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Comment: Too true... (Score 4, Interesting) 423

by bradley13 (#47464407) Attached to: French Blogger Fined For Negative Restaurant Review

We once received an application that included a reference letter with only one substantive comment: "She always keeps her desk neat and tidy". But really, that's not a secret code or anything, it is entirely clear: do not expect this person to do any work. The fact that the person actually included this letter of reference with her application made it doubly damning, because she apparently did not understand what it said.

On the subject of TFA: I do hope some French /.ers will chime in with the local interpretation of this ruling...

Comment: Wanna buy a bridge? (Score 1) 551

by bradley13 (#47457377) Attached to: The Last Three Months Were the Hottest Quarter On Record

If you believe this, I have a bridge to sell you. Hardly used, great condition.

First, clean up the data and explain the continual adjustments. You know, those adjustments that keep making the past look colder, and the present look warmer - despite effects like UHI. Make the raw data available, along with the methodology used in the processing.

Then, and only then, should anyone believe pronouncements about "warmest months ever".

Comment: Rail? (Score 3, Insightful) 142

by bradley13 (#47388483) Attached to: Autonomous Trucking

What I do not understand about Germany - indeed this whole region of Europe (I'm in Switzerland) is this: We have excellent rail systems, why not put long-distance cargo on the trains? There are various initiatives to do exactly this, but they meet with a wide range of passive and active resistance. Fact is, given the existing rail system, using trucks for long-distance freight makes no sense at all.

One of the sources of resistance are the truck drivers, but their profession is doomed anyway for long distance transport. The automated trucks are a logical extension of automated vehicles - heck, they may happen before cars. But putting an individual engine on every container is anything but efficient - maybe this will actually be the impetus for getting the stuff on the rails...

Comment: Well, duh... (Score 5, Insightful) 210

...but that's exactly what the ruling does. The original case was a businessman objecting to Google links to newpaper stories about his life. This is no different.

Fact is, the court that issued this ruling screwed up big time. Perhaps, if Google can find a few more egregious deletions to make, the European Parliament will correct the error.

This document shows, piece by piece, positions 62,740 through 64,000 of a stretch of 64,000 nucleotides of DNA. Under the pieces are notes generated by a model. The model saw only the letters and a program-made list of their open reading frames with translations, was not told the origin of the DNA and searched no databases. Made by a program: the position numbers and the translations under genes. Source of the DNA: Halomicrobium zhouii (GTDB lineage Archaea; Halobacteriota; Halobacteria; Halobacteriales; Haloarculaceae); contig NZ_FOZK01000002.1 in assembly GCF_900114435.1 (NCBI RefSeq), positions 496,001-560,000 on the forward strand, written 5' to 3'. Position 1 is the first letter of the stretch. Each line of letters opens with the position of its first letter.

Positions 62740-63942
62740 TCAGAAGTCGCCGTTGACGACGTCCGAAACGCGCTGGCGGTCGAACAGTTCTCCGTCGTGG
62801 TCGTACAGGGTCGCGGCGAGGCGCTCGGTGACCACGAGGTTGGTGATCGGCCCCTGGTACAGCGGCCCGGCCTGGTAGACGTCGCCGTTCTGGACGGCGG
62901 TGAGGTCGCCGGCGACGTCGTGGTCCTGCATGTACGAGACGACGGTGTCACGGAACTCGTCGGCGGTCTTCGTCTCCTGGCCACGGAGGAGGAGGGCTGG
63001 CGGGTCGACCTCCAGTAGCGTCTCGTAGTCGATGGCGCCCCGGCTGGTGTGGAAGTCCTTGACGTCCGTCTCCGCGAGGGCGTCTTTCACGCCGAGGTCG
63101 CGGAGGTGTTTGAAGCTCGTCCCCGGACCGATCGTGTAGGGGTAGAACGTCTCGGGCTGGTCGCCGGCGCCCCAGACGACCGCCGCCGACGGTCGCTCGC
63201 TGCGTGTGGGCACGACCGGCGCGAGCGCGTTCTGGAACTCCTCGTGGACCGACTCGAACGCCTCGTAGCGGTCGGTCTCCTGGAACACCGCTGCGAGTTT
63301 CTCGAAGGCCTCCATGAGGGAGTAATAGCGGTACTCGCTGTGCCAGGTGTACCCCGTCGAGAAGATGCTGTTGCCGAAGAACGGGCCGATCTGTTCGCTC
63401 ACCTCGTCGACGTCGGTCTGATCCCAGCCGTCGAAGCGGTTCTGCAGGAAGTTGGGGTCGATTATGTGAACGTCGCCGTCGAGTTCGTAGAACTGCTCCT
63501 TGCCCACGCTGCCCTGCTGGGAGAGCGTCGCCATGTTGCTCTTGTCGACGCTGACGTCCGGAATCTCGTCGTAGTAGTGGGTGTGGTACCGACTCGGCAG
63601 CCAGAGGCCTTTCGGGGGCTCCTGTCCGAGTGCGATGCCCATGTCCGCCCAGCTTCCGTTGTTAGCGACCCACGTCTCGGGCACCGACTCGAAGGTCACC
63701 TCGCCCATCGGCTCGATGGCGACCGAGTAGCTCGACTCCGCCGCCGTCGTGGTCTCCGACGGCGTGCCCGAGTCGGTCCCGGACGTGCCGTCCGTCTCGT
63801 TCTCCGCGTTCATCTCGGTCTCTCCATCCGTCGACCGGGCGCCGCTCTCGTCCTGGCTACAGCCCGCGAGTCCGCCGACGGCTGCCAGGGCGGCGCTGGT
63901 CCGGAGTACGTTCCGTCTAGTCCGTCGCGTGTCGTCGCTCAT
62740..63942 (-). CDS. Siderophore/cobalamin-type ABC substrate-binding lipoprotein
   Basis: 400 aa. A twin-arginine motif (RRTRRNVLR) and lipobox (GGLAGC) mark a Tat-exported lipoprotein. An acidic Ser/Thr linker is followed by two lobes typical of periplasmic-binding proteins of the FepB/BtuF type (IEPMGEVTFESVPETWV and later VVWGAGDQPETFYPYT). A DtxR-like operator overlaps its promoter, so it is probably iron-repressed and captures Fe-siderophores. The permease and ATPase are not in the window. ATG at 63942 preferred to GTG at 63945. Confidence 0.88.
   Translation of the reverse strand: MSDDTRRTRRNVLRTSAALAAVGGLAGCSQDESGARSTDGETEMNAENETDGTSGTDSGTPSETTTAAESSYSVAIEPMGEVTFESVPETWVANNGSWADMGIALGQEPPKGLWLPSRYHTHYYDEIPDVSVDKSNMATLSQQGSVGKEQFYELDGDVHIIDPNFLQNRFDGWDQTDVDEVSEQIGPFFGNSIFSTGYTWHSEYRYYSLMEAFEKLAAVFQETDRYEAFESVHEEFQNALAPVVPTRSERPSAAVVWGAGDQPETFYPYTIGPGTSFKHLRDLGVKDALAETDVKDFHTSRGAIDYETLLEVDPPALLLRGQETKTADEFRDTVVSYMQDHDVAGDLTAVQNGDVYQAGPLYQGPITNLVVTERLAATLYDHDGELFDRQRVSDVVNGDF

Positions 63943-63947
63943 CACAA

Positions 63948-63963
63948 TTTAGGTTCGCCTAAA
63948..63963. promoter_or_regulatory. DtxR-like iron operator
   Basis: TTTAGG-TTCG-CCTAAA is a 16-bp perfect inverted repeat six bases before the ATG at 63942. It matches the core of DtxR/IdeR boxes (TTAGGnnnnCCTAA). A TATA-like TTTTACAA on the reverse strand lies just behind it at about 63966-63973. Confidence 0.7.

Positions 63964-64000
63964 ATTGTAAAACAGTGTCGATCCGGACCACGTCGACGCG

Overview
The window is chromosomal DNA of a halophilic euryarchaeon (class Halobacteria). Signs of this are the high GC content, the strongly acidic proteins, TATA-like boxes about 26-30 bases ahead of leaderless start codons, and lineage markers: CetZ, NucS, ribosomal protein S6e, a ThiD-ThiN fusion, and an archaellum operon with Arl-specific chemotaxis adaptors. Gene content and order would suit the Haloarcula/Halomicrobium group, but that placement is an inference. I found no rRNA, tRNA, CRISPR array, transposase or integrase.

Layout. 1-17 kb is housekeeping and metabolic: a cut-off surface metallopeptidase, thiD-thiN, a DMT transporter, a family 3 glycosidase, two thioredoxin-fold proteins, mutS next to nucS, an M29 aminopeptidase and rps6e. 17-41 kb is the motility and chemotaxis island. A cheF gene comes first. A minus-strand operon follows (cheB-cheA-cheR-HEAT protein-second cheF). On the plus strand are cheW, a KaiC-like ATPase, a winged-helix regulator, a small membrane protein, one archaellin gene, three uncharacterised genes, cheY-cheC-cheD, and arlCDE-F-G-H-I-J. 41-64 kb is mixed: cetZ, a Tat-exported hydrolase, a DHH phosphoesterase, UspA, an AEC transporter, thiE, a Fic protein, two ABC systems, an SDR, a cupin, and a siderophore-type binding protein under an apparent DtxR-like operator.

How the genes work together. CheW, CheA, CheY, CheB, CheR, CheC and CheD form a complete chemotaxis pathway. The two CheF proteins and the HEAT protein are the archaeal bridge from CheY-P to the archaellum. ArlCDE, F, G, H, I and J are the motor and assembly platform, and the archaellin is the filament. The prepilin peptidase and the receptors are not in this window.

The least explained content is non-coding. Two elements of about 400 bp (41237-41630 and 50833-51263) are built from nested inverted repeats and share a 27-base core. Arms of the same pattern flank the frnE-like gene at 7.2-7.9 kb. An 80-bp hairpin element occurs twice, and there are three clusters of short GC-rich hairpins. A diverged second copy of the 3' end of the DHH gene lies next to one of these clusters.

Comment: Publicity stunt - not practical (Score 1, Interesting) 178

This is nothing but a feel-good publicity stunt, designed to offset international suspicions that Microsoft works a little too closely with the NSA.

Pick your favorite product: Windows 7? Office? SQL Server? IIS? It doesn't matter, you are talking about millions of lines of source code. No government, or government contractor will have the expertise, time an money to analyze such a mass of code. They will be utterly dependent on Microsoft to point them to the core routines responsible for whatever they're interested in. Say, email encryption.

However, there is no way they will be able to verify that the code provided is really the code used, than no code called before or after it compromises the security, etc, etc.. It is also unlikely that they will update or repeat the audit with every new release, patch or update of the product.

Microsoft must be feeling the pinch - a few too many international contracts being cancelled...

Comment: Apples and oranges (Score 0) 441

I don't get the hostility to criticism of this study. If it were a robust study, then the content could stand up to criticism.

Let's look at the articles basic claim: "time to produce the amount of energy required of production and installation". This is fine, and undoubtedly true. However, this does not address two issues that remain problematic with wind power:

1. Cost: Can a turbine be produce, installed and operated in a way that produces electricity at a competitive cost per kwh? There are numerous factors that contribute to cost, not just "enery required for production"

2. Variability: Wind power is variable, this is a rather undeniable fact - you've got to take the power when it is produced, which is not necessarily when you need it. What effects does this have on the rest of the grid? Either you have massive power storage facilities (not yet practical), or you have other power plants (e.g., natural gas) that can be ramped up and down very quickly - however, such power plants are themselves quite expensive.

The fact is: This article found one aspect of wind power to praise, but ignores the actual problems that need addressed. Why is it that the green-power people react so badly to criticism?

Comment: Emoji? (Score 2) 108

by bradley13 (#47252591) Attached to: Unicode 7.0 Released, Supporting 23 New Scripts